I’m a total sucker for almost any competitive cooking show or documentary that features people who’ve mastered, through years and years of practice, the art of making beautiful, edible things. Think of Top Chef or Jiro Dreams of Sushi. The creations of such talented people are so transient and yet so undeniably nutritious, in both the literal and aesthetic sense, that I can’t help wishing the people who made them were all my friends. Seriously, I’d much rather visit a cooks’ kitchen than most artist’s studios. Anyway…
SOMM, a film playing at St. Anthony Main, had me at wine. While I’ve been on a beer kick these past few months, I’m much more likely, on any given week, to have a Trader Joe’s box red in my kitchen than a case of Grain Belt in my fridge. I’m telling you this in an attempt to explain my fascination with SOMM. After all, it was one of those docs that kept me enthralled, eager to learn more about fermented grape juice and the guys who want to master all there is to know about it.
For these guys, it’s all about being certified as a Master Sommelier. That’s basically a grand master wine expert, a person who can taste any given red or white and tell, by the wine’s taste and smell, its country of origin, producer and even the year it was made. Watching such a display of skill — the process of which, the movie shows, is quite tactical — is incredibly impressive. They must also know all of the world’s wine regions, the various languages involved, and be be able to serve it, like a gentleman. It’s a strange calling.
Moreover, to become a master one needs to flawlessly display these skills in test that’s notoriously difficult. Since the Master title appeared late last century, fewer than 200 people have ever earned it. It’s really, really tough to get.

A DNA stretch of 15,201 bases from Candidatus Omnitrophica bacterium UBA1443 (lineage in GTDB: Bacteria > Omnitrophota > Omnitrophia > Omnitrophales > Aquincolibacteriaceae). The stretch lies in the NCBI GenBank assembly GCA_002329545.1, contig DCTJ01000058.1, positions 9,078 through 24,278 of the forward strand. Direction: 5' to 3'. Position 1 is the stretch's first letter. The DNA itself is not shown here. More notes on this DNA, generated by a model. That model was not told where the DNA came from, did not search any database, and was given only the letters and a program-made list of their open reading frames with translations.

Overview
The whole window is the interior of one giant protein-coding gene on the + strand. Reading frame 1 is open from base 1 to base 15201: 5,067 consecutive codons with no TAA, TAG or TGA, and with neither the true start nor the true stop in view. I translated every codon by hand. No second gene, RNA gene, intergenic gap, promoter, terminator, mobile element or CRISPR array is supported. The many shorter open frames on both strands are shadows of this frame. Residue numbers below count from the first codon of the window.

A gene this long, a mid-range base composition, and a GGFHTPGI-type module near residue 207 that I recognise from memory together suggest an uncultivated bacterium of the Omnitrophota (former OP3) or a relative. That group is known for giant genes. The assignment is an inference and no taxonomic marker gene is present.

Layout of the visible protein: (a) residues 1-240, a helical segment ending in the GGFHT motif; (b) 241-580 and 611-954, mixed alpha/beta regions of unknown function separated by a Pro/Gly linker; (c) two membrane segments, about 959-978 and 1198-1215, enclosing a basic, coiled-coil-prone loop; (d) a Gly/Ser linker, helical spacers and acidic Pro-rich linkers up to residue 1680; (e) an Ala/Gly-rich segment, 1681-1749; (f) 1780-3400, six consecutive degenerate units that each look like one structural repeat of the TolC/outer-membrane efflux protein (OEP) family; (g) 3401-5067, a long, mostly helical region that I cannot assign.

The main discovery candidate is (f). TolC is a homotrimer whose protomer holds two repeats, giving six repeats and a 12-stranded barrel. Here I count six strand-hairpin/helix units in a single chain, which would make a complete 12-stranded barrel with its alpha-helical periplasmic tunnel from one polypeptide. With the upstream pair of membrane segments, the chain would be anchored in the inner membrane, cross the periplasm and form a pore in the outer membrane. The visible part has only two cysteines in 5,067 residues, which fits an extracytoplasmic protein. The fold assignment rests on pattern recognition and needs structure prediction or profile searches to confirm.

Director Jason Wise brings out the struggle for this honor really well. He let’s it breathe. He lets the guys explain their passion and then shows their struggle, as well as their means of coping with their liquid obsession. For instance, these guys (they are all men) have support groups, where they just sit and test each other. They crunch on flashcards. They taste. They get drunk, sure, but much of what they taste they spit into the buckets. In the morning, much to their annoyance, these guys’ girlfriends and wives are on clean up duty. These women root for their men to pass the esoteric test so that they can, at long last, lead something of a normal life.
After you get to understand there guys’ passion, you get to see them be tested at the movie’s end. There are about four main characters the film follows, and they all take their test at the same locale: Texas, of all places. Seeing who passes and who fails is irresistible. You root for all them, knowing most will likely fail. And, on top of that, there’s the chance that one guy may fail while all his friends pass, leaving him in the dregs — without the support group, without new opportunities and without the title.
While you don’t have to be a wine snob to “get” this movie, it sure doesn’t help to have an interest. Wine, after all, was the product of Jesus’ first miracle, and it’s also a major part of Western culture. Seeing that something so simple can be the focus of people’s lives is, for me, refreshing: a reminder that great achievements don’t always have to include a televised award show or a giant check with lots of zeros. Reaching the apex of one’s passion, SOMM shows, is a sweet and intoxicating reward all its own.
*And, if you don’t drink enough alcohol over the holiday weekend, there’s a wine tasting along with the film’s screening on Monday. Details can be found here.*